By ChiomaObinna & Olayinka Latona
As part of activities to mark this year’s World Sight Day, the Lagos University Teaching Hospital (LUTH) has commenced free eye surgery for 100 underprevileged Nigerians with cataracts within the next one month.
The surgery according to LUTH management is being done with the latest technique; minimally invasive surgery that would allow patients to see almost immediately.
In a chat with Good Health Weekly during the screening exercise to mark the Day in Lagos, the Chief Medical Director of the Hospital, Prof Akin Oshibogun said the hospital decided to embark on such intervention because of its obvious impact on the people.
According to him, “The technique to be used involves removing the cataract and putting the artificial lens and the person will be able to see almost immediately. The technology of glaucoma is always there but the outcome is not as sharp as that of cataracts.”
Osibogun advised Nigerians to take proper care of their eyes by visiting qualified ophthalmologist to check their eyes. “When you are above 30 or 35 there is need to check your eyes regularly because some regenerating changes start occurring from the age of 35.
There are some other causes of eye problems and we need to be careful on taking care of our eyes although some diseases run in the family. Children should not be slapped on the eyes because when you slap them they might develop cataracts later in life. The most important thing is to have the eye regularly checked and when any disease or effect is detected, early measures can be taken to minimise complications. People should visit their ophthalmologist at least once in a year”.
He stressed the need for stakeholders to pay more attention to eye problems because the eye is a very important organ of the body and that is “why we are marking the World Sight Day in the hospital.”
On what could cause eye problems, he said “Basically there are occupational hazards that can cause eye problems like welders, who expose themselves to welding light and that can cause some damage to the retina. Anything that can expose the eye to potential trauma is a source of damage to the eye and anything that can cause rays of light is also hazardous. It is also important not to look directly at the sunlight”.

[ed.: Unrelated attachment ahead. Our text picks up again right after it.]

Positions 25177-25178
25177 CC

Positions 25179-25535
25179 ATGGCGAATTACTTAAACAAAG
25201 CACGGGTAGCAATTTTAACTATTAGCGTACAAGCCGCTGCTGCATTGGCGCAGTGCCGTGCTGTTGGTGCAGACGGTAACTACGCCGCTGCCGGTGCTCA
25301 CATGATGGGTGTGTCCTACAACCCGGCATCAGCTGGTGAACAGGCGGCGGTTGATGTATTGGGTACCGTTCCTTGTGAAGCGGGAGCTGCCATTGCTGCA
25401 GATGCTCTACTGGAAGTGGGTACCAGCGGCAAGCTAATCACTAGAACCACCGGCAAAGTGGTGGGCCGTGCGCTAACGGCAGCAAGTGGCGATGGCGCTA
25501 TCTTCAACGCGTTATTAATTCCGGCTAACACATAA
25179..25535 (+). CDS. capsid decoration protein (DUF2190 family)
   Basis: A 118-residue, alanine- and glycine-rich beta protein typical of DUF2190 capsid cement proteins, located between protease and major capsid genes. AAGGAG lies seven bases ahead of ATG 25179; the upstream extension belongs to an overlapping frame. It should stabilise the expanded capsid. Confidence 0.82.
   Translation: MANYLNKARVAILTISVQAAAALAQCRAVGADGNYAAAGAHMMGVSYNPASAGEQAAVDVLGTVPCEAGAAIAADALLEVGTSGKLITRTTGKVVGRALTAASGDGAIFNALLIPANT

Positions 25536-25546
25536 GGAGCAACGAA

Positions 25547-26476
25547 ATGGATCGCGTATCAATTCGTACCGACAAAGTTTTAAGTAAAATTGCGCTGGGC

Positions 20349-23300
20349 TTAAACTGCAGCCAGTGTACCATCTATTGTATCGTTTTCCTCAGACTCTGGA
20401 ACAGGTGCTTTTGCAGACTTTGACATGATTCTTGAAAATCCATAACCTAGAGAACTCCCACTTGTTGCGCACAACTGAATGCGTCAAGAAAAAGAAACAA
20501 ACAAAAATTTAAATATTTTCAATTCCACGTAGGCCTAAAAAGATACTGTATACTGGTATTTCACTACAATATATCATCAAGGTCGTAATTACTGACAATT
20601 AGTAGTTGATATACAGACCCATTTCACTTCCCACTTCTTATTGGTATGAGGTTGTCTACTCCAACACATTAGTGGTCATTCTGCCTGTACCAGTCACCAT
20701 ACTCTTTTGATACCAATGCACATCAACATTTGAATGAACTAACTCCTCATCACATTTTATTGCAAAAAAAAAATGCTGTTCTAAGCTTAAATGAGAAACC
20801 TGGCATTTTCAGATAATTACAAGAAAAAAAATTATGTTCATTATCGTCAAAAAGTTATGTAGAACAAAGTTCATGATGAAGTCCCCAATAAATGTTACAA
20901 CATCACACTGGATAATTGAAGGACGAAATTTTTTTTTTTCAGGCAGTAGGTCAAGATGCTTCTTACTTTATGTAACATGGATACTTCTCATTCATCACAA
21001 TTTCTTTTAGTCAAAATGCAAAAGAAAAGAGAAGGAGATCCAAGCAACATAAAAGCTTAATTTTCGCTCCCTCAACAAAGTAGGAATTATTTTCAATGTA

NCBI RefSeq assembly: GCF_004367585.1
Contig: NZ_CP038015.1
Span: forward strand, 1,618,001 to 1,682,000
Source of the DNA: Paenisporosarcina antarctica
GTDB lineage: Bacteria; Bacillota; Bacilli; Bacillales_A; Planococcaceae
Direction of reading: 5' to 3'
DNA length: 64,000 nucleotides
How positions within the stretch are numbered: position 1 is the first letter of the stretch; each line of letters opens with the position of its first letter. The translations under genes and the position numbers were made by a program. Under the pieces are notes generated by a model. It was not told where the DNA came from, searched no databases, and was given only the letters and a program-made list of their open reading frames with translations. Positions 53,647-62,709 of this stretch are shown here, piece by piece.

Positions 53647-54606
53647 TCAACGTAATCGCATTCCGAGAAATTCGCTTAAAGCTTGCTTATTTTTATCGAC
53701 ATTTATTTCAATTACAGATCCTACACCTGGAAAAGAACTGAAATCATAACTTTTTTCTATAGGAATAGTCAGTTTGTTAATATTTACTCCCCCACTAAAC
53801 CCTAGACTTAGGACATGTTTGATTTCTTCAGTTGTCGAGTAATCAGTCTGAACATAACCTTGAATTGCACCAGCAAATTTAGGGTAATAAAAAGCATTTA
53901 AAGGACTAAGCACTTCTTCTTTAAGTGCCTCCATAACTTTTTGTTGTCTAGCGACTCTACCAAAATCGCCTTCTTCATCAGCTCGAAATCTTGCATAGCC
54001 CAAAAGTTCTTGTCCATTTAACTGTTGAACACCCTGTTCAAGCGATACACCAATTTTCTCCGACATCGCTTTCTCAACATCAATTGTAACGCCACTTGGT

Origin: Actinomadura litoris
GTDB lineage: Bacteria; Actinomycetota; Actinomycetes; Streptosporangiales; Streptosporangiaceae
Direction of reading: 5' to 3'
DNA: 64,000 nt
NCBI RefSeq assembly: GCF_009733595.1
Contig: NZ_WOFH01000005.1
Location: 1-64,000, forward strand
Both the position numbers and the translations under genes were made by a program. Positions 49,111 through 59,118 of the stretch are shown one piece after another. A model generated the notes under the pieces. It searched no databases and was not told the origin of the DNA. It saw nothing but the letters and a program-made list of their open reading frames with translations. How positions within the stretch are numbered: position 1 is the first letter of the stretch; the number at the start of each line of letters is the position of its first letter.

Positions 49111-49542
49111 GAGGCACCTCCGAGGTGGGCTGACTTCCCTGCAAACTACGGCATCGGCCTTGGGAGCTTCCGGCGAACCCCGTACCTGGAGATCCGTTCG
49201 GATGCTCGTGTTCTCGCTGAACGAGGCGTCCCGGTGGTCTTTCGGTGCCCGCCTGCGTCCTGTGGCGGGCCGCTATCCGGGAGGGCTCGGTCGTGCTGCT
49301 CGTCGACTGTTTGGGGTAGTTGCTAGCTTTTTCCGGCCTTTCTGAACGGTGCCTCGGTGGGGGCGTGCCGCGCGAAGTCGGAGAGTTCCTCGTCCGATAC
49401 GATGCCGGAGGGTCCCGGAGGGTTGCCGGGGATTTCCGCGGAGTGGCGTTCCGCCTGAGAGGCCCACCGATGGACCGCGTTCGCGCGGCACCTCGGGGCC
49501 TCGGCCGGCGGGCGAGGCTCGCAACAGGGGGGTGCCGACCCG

Also speaking, a Consultant Ophthalmologist and Head of Department, Guinness Eye centre, Olufisayo Aribaba, LUTH, who noted that the prevalence of blindness is growing globally, said many Nigerian Nigerians are going blind needlessly.
Aribaba who noted that some of the eye problems could be prevented by mere immunisations of children with Vitamin A and measles vaccination called on the Federal Government to create a Blindness Prevention Directorate at the Federal Ministry of Health to specifically oversee strategies aimed at checking the prevalence of preventable blindness in the country.
He called on Nigerians to be weary of anybody who wants to do anything with their eyes.
He disclosed that the last National Survey shows that cataract accounts for 36 per cent of blindness, while Glaucoma accounts for 50 per cent and not less than 01.78 per cent of Nigerians are blind.
Condemning all kinds of myths about eye diseases, he hinted that in LUTH, the cost of surgery for cataract amounts to 23,000 while Glaucoma surgery goes for N18, 000 because of the subsidy placed on them by the hospital management.